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It’s not often one has a once-in-a-lifetime experience. There aren’t many experiences that deserve that designation.
Flying in a B-17 qualifies.
Known as the Flying Fortress, the B-17 is a World War II-era heavy bomber. Over a span of nine years, between 1936 and 1945, Boeing produced 12,731 B-17s. To put that in perspective, as of July 31, 2019, Boeing has only delivered 10,559 units of their 737 since its first delivery fifty-two years prior.
The world needed that many bombers. Primarily deployed in Europe, the quad-engine planes also did some damage to Axis forces in the Pacific Theater. But those forces did plenty of damage themselves. The enemy shot down B-17s so fast that the highest number of airworthy craft at any time was around 4,600. Incoming soldiers knew that they would be taking the bunk of someone who didn’t make it, and that they probably weren’t going home, either.
Three percent of the world’s population died during World War II. Seventy to eighty-five million people. In six years.
Read “The B-17: The Flying Forts” by Martin Caidlin
And yet, that devastation is being forgotten. “They’re not teaching it in schools any more,” said Tom Ewing, a pilot with the Experimental Aviation Association (EAA).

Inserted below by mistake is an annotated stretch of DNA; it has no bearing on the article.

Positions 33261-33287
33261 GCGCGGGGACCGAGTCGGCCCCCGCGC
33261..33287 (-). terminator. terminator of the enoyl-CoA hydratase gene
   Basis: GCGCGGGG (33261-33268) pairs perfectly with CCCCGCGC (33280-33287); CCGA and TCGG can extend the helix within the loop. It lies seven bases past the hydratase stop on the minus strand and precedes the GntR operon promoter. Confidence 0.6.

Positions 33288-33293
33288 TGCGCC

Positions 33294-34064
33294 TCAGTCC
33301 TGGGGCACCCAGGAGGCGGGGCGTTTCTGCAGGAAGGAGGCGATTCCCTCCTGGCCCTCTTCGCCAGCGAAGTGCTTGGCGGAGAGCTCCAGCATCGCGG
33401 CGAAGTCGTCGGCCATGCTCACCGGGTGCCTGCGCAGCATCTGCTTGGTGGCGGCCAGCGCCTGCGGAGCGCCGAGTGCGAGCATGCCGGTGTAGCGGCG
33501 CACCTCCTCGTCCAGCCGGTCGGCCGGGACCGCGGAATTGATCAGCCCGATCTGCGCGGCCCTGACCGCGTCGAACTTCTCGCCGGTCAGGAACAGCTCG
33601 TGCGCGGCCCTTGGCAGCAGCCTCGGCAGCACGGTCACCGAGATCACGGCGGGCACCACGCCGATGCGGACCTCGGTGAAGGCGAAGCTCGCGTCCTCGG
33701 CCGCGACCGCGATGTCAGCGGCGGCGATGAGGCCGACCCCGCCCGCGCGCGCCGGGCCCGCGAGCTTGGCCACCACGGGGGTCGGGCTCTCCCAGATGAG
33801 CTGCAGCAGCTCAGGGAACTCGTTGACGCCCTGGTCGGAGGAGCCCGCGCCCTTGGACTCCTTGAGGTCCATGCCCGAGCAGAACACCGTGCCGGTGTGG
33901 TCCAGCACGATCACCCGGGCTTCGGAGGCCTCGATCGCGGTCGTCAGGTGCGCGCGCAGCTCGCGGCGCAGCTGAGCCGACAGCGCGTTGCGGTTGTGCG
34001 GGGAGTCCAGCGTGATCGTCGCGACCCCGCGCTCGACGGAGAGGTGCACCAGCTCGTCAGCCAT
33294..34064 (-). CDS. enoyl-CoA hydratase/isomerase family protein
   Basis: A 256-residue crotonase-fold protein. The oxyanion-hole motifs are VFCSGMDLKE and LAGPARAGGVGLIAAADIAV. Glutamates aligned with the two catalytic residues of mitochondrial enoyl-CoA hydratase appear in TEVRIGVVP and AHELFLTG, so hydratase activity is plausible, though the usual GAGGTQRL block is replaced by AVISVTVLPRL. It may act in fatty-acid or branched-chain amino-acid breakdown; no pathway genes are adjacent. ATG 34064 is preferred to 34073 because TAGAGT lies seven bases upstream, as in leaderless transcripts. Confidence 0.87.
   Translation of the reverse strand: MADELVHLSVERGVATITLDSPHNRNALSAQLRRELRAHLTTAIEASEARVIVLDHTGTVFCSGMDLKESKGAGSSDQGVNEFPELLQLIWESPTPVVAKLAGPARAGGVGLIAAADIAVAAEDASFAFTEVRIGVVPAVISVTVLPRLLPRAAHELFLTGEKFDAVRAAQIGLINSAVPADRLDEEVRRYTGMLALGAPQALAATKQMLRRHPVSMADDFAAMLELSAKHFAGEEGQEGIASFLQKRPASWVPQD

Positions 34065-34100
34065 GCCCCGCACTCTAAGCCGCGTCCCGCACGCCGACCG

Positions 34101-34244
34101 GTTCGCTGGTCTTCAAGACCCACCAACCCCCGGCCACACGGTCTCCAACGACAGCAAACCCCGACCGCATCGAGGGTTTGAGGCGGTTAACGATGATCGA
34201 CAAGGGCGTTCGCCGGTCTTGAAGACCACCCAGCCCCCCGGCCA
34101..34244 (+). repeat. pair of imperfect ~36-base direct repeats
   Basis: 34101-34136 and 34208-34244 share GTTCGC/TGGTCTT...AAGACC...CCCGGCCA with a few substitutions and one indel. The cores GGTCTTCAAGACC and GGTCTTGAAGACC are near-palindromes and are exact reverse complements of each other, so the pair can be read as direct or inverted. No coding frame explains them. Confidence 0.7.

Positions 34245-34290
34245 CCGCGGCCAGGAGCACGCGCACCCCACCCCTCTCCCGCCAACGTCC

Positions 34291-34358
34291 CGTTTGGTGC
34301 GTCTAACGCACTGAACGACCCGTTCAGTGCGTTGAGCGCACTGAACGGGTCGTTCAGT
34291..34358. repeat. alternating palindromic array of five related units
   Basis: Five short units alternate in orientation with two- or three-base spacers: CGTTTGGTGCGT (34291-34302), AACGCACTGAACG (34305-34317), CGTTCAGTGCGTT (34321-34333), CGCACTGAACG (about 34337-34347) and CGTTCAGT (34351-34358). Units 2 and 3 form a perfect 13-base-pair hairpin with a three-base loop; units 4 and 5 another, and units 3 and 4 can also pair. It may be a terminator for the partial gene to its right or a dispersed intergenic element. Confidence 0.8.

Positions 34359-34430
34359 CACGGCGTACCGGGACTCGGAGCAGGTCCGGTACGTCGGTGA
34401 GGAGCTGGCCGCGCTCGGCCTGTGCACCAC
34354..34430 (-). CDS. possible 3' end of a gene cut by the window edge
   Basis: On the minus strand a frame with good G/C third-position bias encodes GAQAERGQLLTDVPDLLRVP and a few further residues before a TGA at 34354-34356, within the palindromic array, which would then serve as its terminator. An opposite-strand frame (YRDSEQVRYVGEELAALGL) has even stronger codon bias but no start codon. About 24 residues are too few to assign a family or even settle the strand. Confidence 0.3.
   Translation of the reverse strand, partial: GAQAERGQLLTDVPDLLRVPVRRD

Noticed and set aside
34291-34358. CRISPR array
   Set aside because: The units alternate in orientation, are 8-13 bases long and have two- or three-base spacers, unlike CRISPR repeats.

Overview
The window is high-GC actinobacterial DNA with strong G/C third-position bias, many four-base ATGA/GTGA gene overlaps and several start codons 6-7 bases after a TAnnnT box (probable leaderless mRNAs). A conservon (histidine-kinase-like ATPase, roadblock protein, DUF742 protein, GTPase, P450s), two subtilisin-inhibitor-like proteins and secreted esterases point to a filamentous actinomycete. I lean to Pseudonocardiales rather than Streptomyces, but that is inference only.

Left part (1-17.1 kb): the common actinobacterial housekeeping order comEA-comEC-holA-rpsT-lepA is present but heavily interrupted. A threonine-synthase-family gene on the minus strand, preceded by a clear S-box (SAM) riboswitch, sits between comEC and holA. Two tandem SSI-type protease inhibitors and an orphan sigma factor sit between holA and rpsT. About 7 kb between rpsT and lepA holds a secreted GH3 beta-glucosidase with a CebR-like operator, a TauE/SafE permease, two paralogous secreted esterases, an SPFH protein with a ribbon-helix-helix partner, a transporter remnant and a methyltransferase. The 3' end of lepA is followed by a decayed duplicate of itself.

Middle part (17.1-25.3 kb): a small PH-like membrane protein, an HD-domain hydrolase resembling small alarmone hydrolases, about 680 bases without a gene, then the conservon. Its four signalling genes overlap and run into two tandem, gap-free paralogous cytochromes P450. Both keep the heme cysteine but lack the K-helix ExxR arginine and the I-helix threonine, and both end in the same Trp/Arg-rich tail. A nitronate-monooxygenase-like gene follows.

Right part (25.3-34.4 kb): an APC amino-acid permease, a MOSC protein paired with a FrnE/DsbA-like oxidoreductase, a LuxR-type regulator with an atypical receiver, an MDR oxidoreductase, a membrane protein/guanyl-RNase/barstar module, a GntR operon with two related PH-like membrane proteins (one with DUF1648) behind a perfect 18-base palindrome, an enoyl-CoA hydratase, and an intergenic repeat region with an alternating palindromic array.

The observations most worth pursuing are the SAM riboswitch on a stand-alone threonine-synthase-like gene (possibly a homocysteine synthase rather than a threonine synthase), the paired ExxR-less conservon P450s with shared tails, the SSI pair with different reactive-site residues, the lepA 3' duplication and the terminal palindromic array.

Ewing pilots Aluminum Overcast, one of the last remaining airworthy B-17s. He and fellow EAA volunteers fly the restored Flying Fortress across the country. Their mission is to keep the history of World War II, and the lessons learned, alive, and they do so by offering both ground tours and flights.
Meet Aluminum Overcast, a B-17 Flying Fortress
My husband and I were afforded the great privilege of participating in one of those flights.
It was a perfectly balmy summer day, and I wasn’t sure how we’d feel as we pulled up to the tarmac at Waukegan National Airport. We knew it would be an emotional experience. My husband’s uncle was a POW in Rangoon, and like so many, too many others, he never made it home.
Gleaming in the sun, Aluminum Overcast waited while Ewing, fellow pilot Kenneth Morris, and Crew Chief Jeff Martin filled us in on her history.